Moreover, many firms are developing tamper proof enclosures that mean that opening them up is extremely difficult without causing damage to the enclosure themselves. The general consensus seems to be a combination of higher local ambient temperature and careful prying using thing pieces of plastic/metal is the best way.


While I've previously used SyncToy and other tools to run backups and syncronise drive contents I recently came across Syncback. Overall, it's just like many other backup tools. The thing I like about it is that it creates it's own backup logs (HTML format) instead of me having to create them.


Transcoding of media files seems like an extremely simple affair and I thought that many applications would be able to handle audio syncronisation issues easily by now but that's not the case. Whether I'm using CLI (ffmpeg) or GUI (HandBrake, FormatFactory, MediaCoder, Avidemux, etc...) based tools there doesn't seem a single tool that can transcode (at an acceptable level of quality) without extra input from the end user while maintaining sync without causing abberations in the transcoded file. The simplest option seems to be a mass transcode via MediaCoder/ffmpeg and then using the MediaInfo/Avidemux/VLC in order to re-sync/edit the transcoded file back to normal. This of course, raises other concerns.

ffmpeg -i out.ogg -itsoffset 4.267 -i out.ogg -map 1:0 -map 0:1 -ar 22050 video.flv


In my case, temperatures were exceeding acceptable limits/normal parameters which meants that it would automatically trigger system shutdown. Obviously, I've worked with CPU throttling applications (I even built one) previously though so using a combination of ThrottleStop, Open Hardware Monitor, and Process Lasso I've been able to slow things and maintain a more sustainable thermal environment.

If you've ever used a particular brand from Jaycar you'll notice that they have some quality control issues. Recently, I once purchased a mini microSD card reader but after noticing read errors from the device I returned it for another. I noticed the same thing again but this time decided to take a closer look. Apparently, they may have a dry solder problem with what appears to be an onboard crystal oscillator.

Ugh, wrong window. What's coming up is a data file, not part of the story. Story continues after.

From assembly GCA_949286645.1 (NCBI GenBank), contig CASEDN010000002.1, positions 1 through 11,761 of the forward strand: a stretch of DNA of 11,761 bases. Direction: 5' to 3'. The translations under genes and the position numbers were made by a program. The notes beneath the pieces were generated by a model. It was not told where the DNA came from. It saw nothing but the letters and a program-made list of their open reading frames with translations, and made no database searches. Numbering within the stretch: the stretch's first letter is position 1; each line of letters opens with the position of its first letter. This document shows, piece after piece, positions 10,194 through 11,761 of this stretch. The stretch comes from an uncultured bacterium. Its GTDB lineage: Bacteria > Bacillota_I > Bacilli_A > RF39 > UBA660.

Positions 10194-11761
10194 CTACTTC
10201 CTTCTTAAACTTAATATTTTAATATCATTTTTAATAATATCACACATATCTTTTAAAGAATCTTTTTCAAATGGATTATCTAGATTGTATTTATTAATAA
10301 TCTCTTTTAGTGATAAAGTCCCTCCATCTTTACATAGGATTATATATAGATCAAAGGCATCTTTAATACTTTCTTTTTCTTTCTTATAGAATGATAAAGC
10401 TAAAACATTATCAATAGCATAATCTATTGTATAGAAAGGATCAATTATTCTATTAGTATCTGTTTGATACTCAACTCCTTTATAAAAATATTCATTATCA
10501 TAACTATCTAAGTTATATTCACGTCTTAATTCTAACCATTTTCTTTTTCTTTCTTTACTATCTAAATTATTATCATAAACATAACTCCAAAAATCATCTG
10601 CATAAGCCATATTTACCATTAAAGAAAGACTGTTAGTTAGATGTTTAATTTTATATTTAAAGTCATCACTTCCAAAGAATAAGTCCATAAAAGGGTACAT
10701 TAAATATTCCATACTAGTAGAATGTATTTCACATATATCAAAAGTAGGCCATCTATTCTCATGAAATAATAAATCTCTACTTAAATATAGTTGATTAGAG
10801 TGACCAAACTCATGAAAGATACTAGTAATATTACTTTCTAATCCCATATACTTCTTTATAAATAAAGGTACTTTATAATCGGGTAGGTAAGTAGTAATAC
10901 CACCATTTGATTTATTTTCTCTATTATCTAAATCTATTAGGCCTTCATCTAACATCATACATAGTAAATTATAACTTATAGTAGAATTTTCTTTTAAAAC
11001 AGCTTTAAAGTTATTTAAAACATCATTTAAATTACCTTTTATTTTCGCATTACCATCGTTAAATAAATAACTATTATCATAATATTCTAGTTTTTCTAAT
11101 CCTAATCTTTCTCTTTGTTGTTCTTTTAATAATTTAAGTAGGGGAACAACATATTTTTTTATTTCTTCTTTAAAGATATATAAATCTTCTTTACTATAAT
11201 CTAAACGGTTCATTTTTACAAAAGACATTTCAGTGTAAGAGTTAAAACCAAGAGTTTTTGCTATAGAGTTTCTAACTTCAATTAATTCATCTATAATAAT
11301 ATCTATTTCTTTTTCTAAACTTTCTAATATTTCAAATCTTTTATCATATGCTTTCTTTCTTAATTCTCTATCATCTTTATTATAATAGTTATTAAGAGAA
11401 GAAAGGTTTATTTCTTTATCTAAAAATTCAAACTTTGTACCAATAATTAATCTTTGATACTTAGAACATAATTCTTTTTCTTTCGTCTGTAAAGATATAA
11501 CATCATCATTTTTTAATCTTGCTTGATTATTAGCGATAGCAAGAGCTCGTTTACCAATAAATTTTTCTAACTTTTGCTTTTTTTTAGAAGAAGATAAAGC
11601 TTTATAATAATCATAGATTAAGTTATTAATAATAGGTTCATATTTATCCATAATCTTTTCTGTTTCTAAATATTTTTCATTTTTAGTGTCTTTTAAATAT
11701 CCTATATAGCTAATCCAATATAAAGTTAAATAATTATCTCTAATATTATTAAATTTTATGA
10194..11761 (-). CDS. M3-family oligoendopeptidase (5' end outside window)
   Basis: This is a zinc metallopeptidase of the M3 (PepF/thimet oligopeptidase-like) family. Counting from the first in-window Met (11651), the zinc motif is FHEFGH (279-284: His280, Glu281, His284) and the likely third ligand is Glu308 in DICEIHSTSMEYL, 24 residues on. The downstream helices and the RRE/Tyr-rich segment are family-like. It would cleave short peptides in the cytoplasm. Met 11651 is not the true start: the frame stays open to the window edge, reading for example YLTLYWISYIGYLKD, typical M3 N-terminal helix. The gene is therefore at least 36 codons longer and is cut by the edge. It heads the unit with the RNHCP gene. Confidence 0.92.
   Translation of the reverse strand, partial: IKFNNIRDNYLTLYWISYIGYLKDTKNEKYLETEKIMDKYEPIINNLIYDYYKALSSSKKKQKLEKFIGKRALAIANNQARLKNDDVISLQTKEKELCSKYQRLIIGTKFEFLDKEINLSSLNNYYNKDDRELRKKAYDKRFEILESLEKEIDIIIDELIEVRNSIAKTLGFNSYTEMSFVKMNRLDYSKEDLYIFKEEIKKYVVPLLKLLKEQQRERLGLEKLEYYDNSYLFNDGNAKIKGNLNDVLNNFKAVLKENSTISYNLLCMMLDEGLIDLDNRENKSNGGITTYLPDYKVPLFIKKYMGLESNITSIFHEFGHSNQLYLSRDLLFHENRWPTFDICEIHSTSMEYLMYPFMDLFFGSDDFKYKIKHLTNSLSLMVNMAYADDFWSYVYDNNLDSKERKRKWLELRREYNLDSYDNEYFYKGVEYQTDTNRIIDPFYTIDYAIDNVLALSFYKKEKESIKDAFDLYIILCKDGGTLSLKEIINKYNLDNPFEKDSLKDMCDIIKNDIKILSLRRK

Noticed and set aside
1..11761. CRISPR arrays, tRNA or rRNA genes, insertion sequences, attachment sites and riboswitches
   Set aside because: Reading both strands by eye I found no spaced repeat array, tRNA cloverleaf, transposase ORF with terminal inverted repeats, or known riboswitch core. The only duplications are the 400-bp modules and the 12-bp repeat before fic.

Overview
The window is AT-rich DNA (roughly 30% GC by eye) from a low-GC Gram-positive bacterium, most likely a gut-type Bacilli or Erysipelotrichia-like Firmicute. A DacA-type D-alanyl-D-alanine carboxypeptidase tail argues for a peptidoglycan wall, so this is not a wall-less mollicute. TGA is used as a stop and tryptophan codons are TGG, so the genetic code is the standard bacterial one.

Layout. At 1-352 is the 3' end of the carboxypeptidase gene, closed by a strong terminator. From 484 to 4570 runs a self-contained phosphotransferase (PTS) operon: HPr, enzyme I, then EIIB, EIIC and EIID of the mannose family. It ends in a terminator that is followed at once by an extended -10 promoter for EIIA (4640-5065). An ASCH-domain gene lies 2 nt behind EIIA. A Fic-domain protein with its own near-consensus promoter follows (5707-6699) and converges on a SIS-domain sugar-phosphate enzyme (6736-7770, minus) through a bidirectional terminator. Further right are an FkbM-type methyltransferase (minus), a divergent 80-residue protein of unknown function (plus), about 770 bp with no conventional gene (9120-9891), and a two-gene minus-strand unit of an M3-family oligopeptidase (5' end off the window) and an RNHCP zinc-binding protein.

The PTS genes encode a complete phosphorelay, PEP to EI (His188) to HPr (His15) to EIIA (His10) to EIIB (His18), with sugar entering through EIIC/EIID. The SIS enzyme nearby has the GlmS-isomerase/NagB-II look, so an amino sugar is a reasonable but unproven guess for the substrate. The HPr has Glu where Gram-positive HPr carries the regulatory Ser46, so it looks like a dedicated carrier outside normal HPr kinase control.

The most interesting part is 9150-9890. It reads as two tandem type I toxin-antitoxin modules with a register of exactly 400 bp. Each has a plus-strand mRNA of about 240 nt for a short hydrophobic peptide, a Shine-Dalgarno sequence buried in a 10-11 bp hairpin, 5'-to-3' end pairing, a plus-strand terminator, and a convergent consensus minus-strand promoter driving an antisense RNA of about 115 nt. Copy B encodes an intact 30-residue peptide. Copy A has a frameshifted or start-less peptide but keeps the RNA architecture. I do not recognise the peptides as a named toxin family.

I also noticed similar read issues with another product (a USB to IDE/SATA convertor) from this particular brand. As soon as it hit the 1GB file mark of a certain file copy (this only seemed to occur on one particular file transfer) it seemed to silently fail (under Windows). There are accounts of the core chip not dealing with errors correctly (under reporting information during failure) and also incorrect/un-optimal implementations. I may explore this further if I have time but I'm still working on my 'Cloud and Internet Security' report.


- as usual thanks to all of the individuals and groups who purchase and use my goods and services

Wednesday, August 1, 2012

If Only Reading Were Easier...

I recently came into possession of a MiGear eBook Reader. It's not the best eBook device in the world but I got it for a price that was hard to refuse. One of the things I've discovered is that while it makes a great video/photo viewer and music playback device it's actual eBook reading capabilities needed a bit of work (the zoom function doesn't work particularly well in the default firmware which means that a lot of scrolling needs to be done because the fonts are too large or the words are too small because the there neds to be greater magnification).

Like others I've been exploring the full capabilities of the device and looking at modifying/changing the firmware to fully exploit it. The device itself is based on the Rockchip RK2738 which is often used in MP3/MP4 music devices with the rest of the device relying on inexpensive and readily available PC electronics. It is also used in many eBook readers as well which means that as long as the reader is based on the same chip you can chop and change as you like. Moreover, while it is possible for you to end up with an (inexpensive in this case) paperweight there are existing provisions to activate a recovery mode of sorts by shorting pins 29/30 on the flash chip (Based on what I've read and done it seems to be very hard to 'brick'. The product itself seems to be hobbled by the firmware than the hardware.).